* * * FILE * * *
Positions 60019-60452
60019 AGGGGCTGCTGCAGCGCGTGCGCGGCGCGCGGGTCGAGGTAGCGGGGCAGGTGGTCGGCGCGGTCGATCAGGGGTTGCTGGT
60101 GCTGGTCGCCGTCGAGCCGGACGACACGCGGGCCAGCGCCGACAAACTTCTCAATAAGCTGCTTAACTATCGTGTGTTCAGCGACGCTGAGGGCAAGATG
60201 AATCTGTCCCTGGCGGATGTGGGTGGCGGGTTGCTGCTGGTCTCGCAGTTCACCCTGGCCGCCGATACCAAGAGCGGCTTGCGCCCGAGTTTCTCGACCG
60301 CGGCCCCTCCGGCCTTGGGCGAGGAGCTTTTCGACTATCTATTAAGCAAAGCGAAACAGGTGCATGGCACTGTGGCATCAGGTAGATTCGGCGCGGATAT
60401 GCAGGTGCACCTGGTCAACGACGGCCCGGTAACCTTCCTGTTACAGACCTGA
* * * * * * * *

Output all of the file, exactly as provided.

Positions 60019-60452
60019 AGGGGCTGCTGCAGCGCGTGCGCGGCGCGCGGGTCGAGGTAGCGGGGCAGGTGGTCGGCGCGGTCGATCAGGGGTTGCTGGT
60101 GCTGGTCGCCGTCGAGCCGGACGACACGCGGGCCAGCGCCGACAAACTTCTCAATAAGCTGCTTAACTATCGTGTGTTCAGCGACGCTGAGGGCAAGATG
60201 AATCTGTCCCTGGCGGATGTGGGTGGCGGGTTGCTGCTGGTCTCGCAGTTCACCCTGGCCGCCGATACCAAGAGCGGCTTGCGCCCGAGTTTCTCGACCG
60301 CGGCCCCTCCGGCCTTGGGCGAGGAGCTTTTCGACTATCTATTAAGCAAAGCGAAACAGGTGCATGGCACTGTGGCATCAGGTAGATTCGGCGCGGATAT
60401 GCAGGTGCACCTGGTCAACGACGGCCCGGTAACCTTCCTGTTACAGACCTGA